[std-interval] New draft available (aka "Revision 1.5")

Guillaume Melquiond guillaume.melquiond at ens-lyon.fr
Thu Oct 19 14:42:07 PDT 2006

Le vendredi 13 octobre 2006 à 11:50 -0700, Ron Avitzur a écrit :
> Hello,
> Pages 5,8:
> Where it mentions integral and decimal floating point types, 
> set<interval> and valarray<interval>, consider also mentioning 
> complex intervals. Though it is outside the scope of this proposal, 
> complex<interval<double>> might be arguably useful. It happens to 
> compile without error the last time I checked, though the standard 
> does not require std::complex to work with user-defined types. Is 
> this a future direction? Is the implementation too difficult? Are 
> there  existing implementations of complex intervals? Is the problem 
> too poorly understood for standardization? If 
> complex<interval<double>> happens to compile and generate apparently 
> useful code in an implementation, is there any reason to warn a naive 
> user against it?

This can be seen as a future direction, as nothing in the current draft
prevents somebody to write its own proposal on complex intervals; and
once people are used to interval of real numbers, it might be natural to
extend them to interval on complex numbers. The implementation is not
necessarily difficult and some libraries already exist. There is no
specific reason to warn, except the fact that it is not portable due to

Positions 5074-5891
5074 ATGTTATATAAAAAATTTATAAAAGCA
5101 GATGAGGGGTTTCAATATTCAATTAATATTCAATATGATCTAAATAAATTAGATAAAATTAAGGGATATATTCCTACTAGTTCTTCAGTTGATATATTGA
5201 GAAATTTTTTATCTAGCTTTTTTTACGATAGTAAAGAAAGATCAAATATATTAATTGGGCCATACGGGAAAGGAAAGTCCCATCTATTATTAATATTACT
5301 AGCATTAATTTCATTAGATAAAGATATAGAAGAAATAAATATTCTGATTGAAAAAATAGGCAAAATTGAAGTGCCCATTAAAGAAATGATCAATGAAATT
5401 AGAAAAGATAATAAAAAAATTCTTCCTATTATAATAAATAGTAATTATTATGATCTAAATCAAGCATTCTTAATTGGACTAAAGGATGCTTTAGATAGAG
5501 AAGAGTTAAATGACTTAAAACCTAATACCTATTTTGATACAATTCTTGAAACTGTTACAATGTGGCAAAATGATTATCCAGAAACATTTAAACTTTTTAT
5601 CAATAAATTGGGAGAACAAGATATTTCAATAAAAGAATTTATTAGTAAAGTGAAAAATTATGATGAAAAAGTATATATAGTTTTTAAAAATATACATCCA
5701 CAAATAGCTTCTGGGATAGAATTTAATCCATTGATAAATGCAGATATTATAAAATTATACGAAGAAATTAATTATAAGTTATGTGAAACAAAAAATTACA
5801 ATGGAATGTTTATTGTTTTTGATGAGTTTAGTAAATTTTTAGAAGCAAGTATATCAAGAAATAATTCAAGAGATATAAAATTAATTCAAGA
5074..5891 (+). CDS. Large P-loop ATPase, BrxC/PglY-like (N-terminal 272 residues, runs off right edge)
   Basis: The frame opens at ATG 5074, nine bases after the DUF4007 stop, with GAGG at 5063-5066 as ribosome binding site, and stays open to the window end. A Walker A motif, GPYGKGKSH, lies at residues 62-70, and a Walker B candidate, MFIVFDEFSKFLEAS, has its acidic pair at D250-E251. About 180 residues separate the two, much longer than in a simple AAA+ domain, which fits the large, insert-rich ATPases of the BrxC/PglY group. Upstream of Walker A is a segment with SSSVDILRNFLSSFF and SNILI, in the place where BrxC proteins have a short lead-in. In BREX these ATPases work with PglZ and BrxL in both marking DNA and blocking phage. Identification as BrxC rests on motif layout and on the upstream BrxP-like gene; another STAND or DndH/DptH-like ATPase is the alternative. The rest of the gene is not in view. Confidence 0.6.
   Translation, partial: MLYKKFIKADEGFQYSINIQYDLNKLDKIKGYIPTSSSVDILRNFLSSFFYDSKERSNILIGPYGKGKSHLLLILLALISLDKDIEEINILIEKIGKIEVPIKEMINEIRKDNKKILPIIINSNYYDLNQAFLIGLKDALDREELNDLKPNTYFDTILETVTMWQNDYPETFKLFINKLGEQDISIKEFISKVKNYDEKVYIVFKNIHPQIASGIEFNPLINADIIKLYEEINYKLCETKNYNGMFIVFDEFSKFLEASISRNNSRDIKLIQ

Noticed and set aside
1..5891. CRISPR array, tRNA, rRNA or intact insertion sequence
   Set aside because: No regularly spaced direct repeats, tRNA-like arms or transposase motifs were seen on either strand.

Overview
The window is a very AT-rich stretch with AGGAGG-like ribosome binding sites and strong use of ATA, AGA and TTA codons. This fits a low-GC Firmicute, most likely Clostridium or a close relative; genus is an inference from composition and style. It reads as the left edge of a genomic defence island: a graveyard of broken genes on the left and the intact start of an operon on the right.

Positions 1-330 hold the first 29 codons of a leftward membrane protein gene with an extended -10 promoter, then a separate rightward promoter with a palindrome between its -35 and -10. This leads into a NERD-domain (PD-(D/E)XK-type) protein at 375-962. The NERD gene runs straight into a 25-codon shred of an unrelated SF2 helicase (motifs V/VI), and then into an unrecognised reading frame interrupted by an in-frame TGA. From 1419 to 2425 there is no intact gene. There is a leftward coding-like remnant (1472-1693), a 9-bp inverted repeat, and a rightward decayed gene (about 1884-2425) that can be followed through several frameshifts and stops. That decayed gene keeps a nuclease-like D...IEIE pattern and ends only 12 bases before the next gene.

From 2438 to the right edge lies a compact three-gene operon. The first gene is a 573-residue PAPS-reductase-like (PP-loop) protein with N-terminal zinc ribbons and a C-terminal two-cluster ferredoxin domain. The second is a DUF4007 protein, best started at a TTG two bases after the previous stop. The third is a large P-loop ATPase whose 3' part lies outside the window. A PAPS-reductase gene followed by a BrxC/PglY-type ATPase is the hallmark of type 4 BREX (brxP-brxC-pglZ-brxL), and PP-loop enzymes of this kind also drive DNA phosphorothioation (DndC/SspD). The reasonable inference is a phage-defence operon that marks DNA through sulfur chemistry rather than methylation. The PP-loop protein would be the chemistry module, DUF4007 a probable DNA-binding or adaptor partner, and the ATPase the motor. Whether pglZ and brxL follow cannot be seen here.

the way complex operations are defined in C++.

> Page 6:
> Could you elaborate on why wrap-around intervals are specifically 
> disallowed? Could that be left as an implementation choice and QOI 
> issue? Though it would necessarily complicate implementations a great 
> deal, would allowing it require any changes to the standard aside 
> from the definitions of inf and sup in 26.6.11?

They are not "specifically" disallowed. Some of their properties may be
incompatible with the model described in the draft, but nothing more.

Note that the rationale only explains the choices the authors made when
writing the proposal; what an implementation is allowed or forbidden to
do is strictly described by the proposal part. And our proposal doesn't
go to great lengths to prevent an implementation to have wrap-around
interval, generalized intervals, cset intervals, or whatever. So, to a
certain extent, they can be implemented in a standard-compliant library;
it just means that they won't be portable.

> Pages 13,28:
> Should atanh and atan2 also be overloaded to indicate if the function 
> is undefined or discontinuous across its argument?

For atanh, this is just an oversight. For atan2, I don't know if people
would consider this function useful.

> Page 19:
> Should "any value" be "every value" in describing bool_set 
> comparisons which return true and false? (The wording of the set 
> description used for the Certainly comparisons are clearer and 
> unambiguous.)

This is mainly a matter of I not being a native English speaker. I will
change it to "every" as it seems less ambiguous indeed.

> Page 25:
> Is a domain restriction needed on the definition of atanh?

Right. As other functions have such restrictions, this function should

> Page 35:
> Links in references [2], [12], and [14] are 404.

Thanks for your comments.

Best regards,


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